Bathwater Baby Bottoms
It’s hard to establish buying thresholds when the entire stock market seems to be on the verge of falling back off the cliff it climbed in 2009 and 2010. But in the last decline, those who came out the best were the ones who had the courage to buy in the darkest part of the tunnel. So I’m going to see if I can identify a few small pharmas and biotechs that are most likely to survive the current downturn and outperform in the recovery. Of course, since I don’t know whether the S&P will bottom at 1100 or at 700 I can’t really recommend a buy-in point for these stocks. But I might use my cash reserves to establish positions in these stocks in a staggered fashion if the broad market continues to drop.
Salix Pharmaceuticals (SLXP) – market cap 1610M, share price 27.26. Cash 477M, debt 332M, quarterly profit 0 – 24M. Not much has changed in the six weeks since I green thumbed the stock at 29. Product revenues were up to 133M, following sequential quarters of 94M, 81M, 118M, and 106M. Quarterly profit was 19M, following sequential quarters of -24M, -3M, 24M, and 0. Furthermore, the company guided to a 32M profit on 140M revenue in the next quarter. The company projects 520M in revenue and upwards of 80M in profit for 2011, which indicates 141M in revenue and 29M in profit for Q4. That’s two more quarters of solid earnings in the future, which provides a pleasant security blanket for the next six months of generalized market instability. An sNDA for subcu Relistor in non-cancer opioid-induced constipation has been accepted with a PDUFA of 4/27/12, and topline data from a phase III trial of oral Relistor is expected by early 2012. The share price recently dropped below 26, and if that level is breached again I may buy 500 shares. Salix is my top buy in the category of profitable mid-cap pharmas.
Emergent Biosolutions (EBS) – market cap 560M, share price 15.61. Cash 127M, debt 39M, quarterly burn/profit 21M burn – 26M profit. It’s a little hard to know what to make of this strange mix of vaccines and therapeutics for hematologic malignancies. Quarterly profits are all over the map as well, affected dramatically by obscure factors such as internal processes of redeployment and fermentation yields. The stock hasn’t fared well in the broad decline, at least partially due to disappointment from a downward revision in 2011 earnings. The revision doesn’t reflect a drop in demand, but rather below average production of BioThrax due to an annual fermentation yield at the low end of range. Management has been emphatic that the low yield simply represents stochastic variation and is not a sign of a developing trend. Meanwhile, the company is on the verge of finalizing a BARDA contract for 45M BioThrax doses over five years, which will account for maximal yields of 9M doses per year. In the last CC, management was a little fuzzy in the Q&A over what would happen if they were unable to produce maximal capacity, but it seems more than likely that the contract would carry on until the full 45M doses were delivered. This makes the issue of annual yield less critical. The new contract dwarfs the original 15M dose contract that has already generated substantial revenues, and should provide substantial financial security for the five year duration of the contract. In addition, the company has been making steady progress in the development of a TB vaccine and in oncologic compounds acquired from Trubion and TenX pharma, although their commercial potential is difficult to assess at this time. The share price was recently as low as 15 and I would consider establishing a position if it stabilizes below that level.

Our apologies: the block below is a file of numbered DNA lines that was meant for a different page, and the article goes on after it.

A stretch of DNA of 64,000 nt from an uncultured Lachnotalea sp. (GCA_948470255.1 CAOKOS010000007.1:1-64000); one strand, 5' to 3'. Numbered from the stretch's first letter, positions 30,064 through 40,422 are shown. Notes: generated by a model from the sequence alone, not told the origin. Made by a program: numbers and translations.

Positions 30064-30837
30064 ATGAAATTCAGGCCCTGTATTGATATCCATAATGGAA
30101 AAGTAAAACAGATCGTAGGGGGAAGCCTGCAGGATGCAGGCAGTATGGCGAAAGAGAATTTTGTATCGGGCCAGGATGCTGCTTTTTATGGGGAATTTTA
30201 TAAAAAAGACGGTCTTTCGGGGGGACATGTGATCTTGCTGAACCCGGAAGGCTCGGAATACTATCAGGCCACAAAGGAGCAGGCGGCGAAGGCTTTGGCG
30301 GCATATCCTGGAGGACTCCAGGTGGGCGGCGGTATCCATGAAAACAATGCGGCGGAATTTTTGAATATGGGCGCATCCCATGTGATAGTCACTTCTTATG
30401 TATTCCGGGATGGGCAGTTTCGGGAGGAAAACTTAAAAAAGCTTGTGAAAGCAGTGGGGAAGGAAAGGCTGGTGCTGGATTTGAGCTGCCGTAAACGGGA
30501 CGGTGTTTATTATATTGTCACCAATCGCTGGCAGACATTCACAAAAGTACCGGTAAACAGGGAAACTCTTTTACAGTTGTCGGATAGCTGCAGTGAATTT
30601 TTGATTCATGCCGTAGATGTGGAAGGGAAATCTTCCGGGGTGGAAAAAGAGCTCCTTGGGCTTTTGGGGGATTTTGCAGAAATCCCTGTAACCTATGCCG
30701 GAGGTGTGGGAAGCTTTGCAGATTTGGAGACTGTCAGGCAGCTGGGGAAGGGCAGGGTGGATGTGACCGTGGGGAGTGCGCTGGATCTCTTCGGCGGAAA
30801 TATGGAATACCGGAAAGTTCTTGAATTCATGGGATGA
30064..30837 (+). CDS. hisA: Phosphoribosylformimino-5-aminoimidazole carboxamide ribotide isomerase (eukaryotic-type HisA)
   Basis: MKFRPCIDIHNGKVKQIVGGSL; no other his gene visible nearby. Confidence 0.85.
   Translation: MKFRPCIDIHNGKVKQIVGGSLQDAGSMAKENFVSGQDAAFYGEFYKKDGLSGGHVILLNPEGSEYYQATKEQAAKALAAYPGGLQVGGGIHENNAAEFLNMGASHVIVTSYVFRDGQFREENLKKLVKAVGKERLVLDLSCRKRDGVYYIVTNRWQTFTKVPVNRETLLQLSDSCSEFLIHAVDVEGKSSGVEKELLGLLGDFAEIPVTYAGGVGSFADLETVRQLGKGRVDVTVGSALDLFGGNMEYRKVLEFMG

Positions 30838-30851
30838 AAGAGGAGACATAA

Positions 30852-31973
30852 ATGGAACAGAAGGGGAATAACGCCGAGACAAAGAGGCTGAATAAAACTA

Vanda Pharmaceuticals (VNDA) – market cap 144M, share price 5.13. Cash 188M, debt 0, quarterly cash burn 3-6M. This represents a completely different strategy from the revenue/profit security I see in Salix and Emergent Biosolutions. I don’t expect Vanda to book any significant revenues at all, nor do I expect them to use up much cash. I’ve rated Vanda on CAPS about 12 times since the surprise approval of Fanapt, and scored each time as the market cap oscillated between 90% and 120% of cash reserves. The broad decline has now dropped the cap down to 77% of cash, and this is the first time the share price has been below 6 since Fanapt was approved. Vanda has shown no intention of blowing their cash hoard on a questionable acquisition, and I expect they will hunker down with it until the storm clouds pass. Recently, stocks like Orexigen and Transcept whose cap has dropped well below cash have shown their potential for massive rebounds disproportionate to the significance of catalysts. If Vanda’s share price stabilizes below 5, I may become a shareholder for the first time.